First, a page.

Yarrrrrrrrrr! Movie pirates didn’t have heavy West Country accents before Robert Newton’s famous turn as Long John Silver in the 1950 version of Treasure Island. Disney’s first-ever live action film is aimed squarely at school age boys, but is also pleasant for grown-ups to revisit on a rainy Sunday afternoon. The film’s production values hold up well even 60 odd years on, and, while even older, R. L. Stevenson’s 1883 story (with some amendments) retains its charm and excitement even for modern audiences.
The story opens with young Jim Hawkins tending the bar in his mother’s inn (She herself nor any other significant female character appears in the film, so we are truly in boyland here). In comes Black Dog, a menacing Pirate in search of Captain Billy Bones, who is hiding out at the inn. After Black Dog leaves, Billy Bones gives young Jim a treasure map and tells him to flee before the pirates return. Jim confides in two honorable adults, Squire Trelawny and Dr. Livesy. Our heroes set sail in search of pirate treasure, not realizing that the old sea dog they have hired as the cook is the dread Long John Silver, and most of the crew are his own bloodthirsty band of brigands! Thems that die’ll be the lucky ones, arrrrhh!!! Adventure, thrills and some welcome moments of humor and humanity ensue.
The emotional heart of the film are Long John Silver (Robert Newton) and Jim Hawkins (Bobby Driscoll). The good adults led by Squire Trelawny are uniformly noble and brave, the pirates (other than Long John) are uniformly nasty and craven. With that as a flat background, Silver and Hawkins really come to life. Long John is the only adult of complex character in the story, being in some ways cunning and greedy but in other respects moral and kind. And because Jim is the only character who travels between the worlds of the oh-so-good-heroes and the oh-so-evil pirates, he becomes a finely shaded character too, particularly as he learns to appreciate that his sometimes-friend Silver is neither a thoroughgoing villain nor a worthy role model.
Newton’s flavourful acting makes this film hum and is worthy of admiration. A less professional actor would have condescended to only a half-hearted or one-dimensional performance, seeing a “children’s film” as beneath him. But Newton goes all in, bless his cotton socks. He will likely always be cinema’s iconic Long John Silver and Silver will certainly always be his most famous role even though he turned in many strong performances in his career (e.g., as Bill Sykes in David Lean’s fine adaptation of Oliver Twist). Newton never makes Silver so evil that the audience can just hate him outright (as hammier actors have in other adaptations of Stevenson’s novel), but neither does he minimize the cruel aspects of the character that make him scary and thereby provide much of the tension of the story.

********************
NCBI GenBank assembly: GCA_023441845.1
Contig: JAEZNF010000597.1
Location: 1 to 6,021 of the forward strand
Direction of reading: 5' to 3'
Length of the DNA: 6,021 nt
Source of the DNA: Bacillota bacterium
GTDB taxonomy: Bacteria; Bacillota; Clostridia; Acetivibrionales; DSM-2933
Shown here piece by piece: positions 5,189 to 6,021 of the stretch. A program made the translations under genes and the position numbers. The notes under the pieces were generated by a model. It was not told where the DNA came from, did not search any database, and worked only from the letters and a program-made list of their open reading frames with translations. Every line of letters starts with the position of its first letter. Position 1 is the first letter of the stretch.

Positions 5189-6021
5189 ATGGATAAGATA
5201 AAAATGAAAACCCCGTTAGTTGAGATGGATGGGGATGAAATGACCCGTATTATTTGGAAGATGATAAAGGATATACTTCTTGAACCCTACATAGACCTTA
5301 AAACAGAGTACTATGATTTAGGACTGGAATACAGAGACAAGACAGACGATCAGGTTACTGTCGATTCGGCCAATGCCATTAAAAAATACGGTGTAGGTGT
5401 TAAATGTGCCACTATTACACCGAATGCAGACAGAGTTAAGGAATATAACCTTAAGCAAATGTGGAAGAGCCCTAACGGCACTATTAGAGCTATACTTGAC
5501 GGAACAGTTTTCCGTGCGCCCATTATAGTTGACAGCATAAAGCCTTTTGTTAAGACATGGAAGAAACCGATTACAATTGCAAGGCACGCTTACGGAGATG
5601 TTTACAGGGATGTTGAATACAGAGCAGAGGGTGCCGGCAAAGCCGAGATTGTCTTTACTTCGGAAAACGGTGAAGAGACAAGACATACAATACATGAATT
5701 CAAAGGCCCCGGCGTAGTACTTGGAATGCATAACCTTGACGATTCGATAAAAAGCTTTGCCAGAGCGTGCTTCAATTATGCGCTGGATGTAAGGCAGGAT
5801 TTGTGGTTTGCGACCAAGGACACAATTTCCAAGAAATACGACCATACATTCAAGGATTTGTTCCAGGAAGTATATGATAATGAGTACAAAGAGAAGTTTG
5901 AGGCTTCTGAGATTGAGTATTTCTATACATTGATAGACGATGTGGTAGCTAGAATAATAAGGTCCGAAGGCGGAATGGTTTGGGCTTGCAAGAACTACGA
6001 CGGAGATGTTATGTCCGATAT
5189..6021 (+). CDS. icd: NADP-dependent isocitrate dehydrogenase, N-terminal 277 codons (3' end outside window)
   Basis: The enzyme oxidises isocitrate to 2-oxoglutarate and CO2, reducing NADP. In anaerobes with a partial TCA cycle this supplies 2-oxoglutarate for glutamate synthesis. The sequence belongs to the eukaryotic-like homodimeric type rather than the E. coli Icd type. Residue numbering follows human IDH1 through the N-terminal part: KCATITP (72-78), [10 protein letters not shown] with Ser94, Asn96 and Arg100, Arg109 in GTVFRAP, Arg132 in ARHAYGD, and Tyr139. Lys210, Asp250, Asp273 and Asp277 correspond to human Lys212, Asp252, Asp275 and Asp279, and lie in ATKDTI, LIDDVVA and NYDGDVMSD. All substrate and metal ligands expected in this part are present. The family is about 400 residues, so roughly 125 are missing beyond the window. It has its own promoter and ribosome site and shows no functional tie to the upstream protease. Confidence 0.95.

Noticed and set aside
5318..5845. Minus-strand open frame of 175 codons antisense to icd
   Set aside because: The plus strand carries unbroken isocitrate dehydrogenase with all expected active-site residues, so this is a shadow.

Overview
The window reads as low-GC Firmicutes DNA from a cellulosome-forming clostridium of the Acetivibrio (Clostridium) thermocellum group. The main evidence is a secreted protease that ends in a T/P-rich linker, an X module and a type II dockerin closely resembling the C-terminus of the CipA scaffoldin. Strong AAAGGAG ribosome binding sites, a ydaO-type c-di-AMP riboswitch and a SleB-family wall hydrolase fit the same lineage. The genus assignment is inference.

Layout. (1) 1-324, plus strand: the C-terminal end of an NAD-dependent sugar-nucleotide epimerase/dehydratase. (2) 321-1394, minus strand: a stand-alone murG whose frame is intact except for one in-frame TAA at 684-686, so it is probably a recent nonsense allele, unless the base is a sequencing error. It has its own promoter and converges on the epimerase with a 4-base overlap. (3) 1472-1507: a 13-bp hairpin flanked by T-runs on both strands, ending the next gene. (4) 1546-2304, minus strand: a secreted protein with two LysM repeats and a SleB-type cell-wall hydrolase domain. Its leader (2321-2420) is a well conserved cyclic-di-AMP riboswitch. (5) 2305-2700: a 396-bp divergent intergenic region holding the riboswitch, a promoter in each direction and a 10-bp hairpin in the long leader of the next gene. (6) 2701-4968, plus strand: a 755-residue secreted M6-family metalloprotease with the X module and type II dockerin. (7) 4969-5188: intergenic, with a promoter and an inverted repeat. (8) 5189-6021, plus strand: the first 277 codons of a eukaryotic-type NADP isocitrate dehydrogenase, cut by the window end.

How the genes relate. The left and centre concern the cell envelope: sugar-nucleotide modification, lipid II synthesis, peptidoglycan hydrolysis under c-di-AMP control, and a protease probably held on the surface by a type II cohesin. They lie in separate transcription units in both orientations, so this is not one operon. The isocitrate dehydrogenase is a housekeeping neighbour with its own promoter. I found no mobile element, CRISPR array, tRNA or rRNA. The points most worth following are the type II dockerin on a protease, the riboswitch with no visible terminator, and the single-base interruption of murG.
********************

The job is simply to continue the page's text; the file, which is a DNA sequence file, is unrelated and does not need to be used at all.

Bobby Driscoll, who already had an Academy Award to his credit, is compelling in the dramatic scenes and also in the action scenes. He gives us a Jim Hawkins who is emotionally vulnerable yet also has a lot of front, particularly during his hair-raising encounter with two pirates when he returns alone to the Squire’s ship. Driscoll’s appealing, nuanced performance helps make Treasure Island not just an fine adventure story for children but also a knowing reflection upon the joys and mysteries of growing up and entering the society of adults.
Two bits of a trivia about the film. Disney initially broke away from only doing animated features because money earned in England could not be repatriated after the war. In the late 1940s, Disney Studios had box office earnings frozen in the UK, a studio full of animators in Burbank, and a nearly empty bank account. Ever the shrewd businessman, Walt adapted by making live-action movies abroad. Finally, on a sad note, Newton and Driscoll both died very young from addictions (alcohol in Newton’s case, narcotics in Driscoll’s). The toll addictions take is serious everywhere, but in the film industry, it seems particularly pronounced.